To offset these General Fund transfers, MAP-21 relies on seven different revenue sources, six of which are entirely unrelated to transportation. Four of these changes are related to pensions and retirement savings, one to disaster recovery federal medical assistance, one to the taxation of roll-your-own cigarette machines, and one to the Leaking Underground Storage Tank (LUST) Trust Fund. For more information on the financing of MAP-21, please consult this press release from the U.S. Senate Finance Committee.
This reliance on non-transportation revenue sources represents a departure from the longstanding user-fees approach to federal transportation finance. User fees such as the gas tax charge businesses and consumers based on their use of transportation system, and they have been the centerpiece of federal transportation policy for decades. These fees, however, are not indexed to inflation and have failed to keep pace with costs. Additionally, they have been further eroded by the increasing fuel efficiency of vehicles. MAP-21 fails to increase the various user fees accruing to the Highway Trust Fund, fails to index current rates to future inflation, and fails to implement innovative long-term replacements to the gas tax.
Further, MAP-21 does not provide states with much opportunity to develop new sustainable revenue sources through tolling. The law maintains past policy prohibiting the tolling of existing free Interstate capacity. As in the past, states are allowed to toll new Interstate capacity so long as the number of non-tolled lanes exceeds the number of tolled lanes. States are also allowed to reconstruct and convert non-Interstate facilities to toll facilities. MAP-21 does not continue the various pricing pilot programs under SAFEETA-LU, some of which date back to the early 1990s.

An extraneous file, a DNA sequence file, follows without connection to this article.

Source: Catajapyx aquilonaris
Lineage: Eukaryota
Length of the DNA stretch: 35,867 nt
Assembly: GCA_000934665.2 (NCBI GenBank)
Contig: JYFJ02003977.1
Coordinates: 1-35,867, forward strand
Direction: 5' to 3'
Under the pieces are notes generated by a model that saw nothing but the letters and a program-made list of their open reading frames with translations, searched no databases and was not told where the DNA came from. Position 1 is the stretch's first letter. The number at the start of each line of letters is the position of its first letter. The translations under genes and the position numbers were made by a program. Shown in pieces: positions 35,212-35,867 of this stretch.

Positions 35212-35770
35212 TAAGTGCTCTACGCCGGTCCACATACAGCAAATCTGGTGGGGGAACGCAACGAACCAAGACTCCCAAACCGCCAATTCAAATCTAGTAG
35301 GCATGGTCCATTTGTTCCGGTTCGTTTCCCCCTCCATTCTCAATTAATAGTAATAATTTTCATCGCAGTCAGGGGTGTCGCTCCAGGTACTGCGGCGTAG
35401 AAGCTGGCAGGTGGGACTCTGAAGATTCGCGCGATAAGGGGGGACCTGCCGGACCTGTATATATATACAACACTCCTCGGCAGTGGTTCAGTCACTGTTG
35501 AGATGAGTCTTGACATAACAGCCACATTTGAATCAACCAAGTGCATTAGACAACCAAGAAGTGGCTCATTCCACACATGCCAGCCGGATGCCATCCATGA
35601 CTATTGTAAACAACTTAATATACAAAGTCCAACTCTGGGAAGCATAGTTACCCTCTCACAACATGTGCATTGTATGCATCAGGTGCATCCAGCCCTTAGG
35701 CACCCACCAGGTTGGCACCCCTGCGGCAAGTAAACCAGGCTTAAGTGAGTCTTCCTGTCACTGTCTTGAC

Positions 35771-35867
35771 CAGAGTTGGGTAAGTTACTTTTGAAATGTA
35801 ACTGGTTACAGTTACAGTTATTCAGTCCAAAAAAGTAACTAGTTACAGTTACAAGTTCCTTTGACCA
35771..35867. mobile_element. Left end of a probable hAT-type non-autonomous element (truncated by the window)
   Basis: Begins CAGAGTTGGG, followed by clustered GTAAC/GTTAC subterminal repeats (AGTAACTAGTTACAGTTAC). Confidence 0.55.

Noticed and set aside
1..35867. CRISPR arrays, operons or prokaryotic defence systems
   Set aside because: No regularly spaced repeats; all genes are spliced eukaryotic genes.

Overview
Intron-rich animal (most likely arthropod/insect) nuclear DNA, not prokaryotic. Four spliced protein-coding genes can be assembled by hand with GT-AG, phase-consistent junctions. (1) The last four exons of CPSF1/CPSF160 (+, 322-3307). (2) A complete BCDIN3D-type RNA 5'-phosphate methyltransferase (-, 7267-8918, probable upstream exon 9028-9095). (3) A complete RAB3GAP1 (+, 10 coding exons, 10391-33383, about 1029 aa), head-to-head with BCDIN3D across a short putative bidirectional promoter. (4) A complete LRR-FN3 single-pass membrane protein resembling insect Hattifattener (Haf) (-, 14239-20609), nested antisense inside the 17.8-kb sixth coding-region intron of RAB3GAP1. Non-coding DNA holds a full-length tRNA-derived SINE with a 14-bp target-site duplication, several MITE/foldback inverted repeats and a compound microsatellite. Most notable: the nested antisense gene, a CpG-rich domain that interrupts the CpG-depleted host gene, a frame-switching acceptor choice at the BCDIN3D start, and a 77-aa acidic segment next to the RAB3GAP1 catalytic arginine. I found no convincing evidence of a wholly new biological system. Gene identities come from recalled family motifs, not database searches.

MAP-21 at best indirectly encourages sustainable transportation revenues through its increased commitment to the Transportation Infrastructure Finance and Innovation Act (TIFIA) program. The TIFIA program supplies low-interest, flexible financing options to major transportation projects via direct loans, loan guarantees, and stand-by lines of credit. This assistance must be repaid through a dedicated revenue source such as tolls, sales taxes, or tax increment finance revenues. To the extent that states use tolling, parking pricing, congestion pricing, and value capture to repay TIFIA assistance, MAP-21 could support the implementation of other sustainable, efficient forms of revenue. While CMAP supports innovative financing of transportation projects, our concern is that the substantial increase in TIFIA funding reduces contract authority to the states through the core formula highway programs.
5. Establish a national transportation vision that includes the movement of goods and the development of a national high-speed rail network.
Grade: Partially implements CMAP principles. MAP-21 somewhat implements the first half of this reauthorization principle, but it does not make progress on the development of a national high-speed rail network. Although CMAP is disappointed the law does not include a stand-alone freight program, our agency generally supports MAP-21’s other freight provisions. MAP-21 establishes the need for a National Freight Policy and the designation of a Primary Freight Network of up to 27,000 centerline miles of key Interstate corridors, recommends the creation of state freight advisory boards and state freight plans, and prioritizes freight projects by allowing a larger federal share for eligible freight projects. More specifically, MAP-21 raises the federal share for eligible projects to 95 percent for projects on the Interstate system, and 90 percent for other eligible projects. The law also authorizes $500 million for the Projects of National and Regional Significance (PNRS) program in FY 2013. PNRS has been applied to freight-related projects in the past, such as Chicago’s CREATE rail program.
That being said, CMAP is concerned that MAP-21 is overly focused on highway freight and does not establish the multimodal freight program envisioned in CMAP’s reauthorization principles. Further, MAP-21 does not provide for a formal role of MPOs in the recommended state freight plans and advisory boards, and -- as mentioned above -- it is silent on high-speed rail. While MAP-21 pays more attention to freight compared to past federal authorizations, it still paints an incomplete picture of the nation’s freight systems.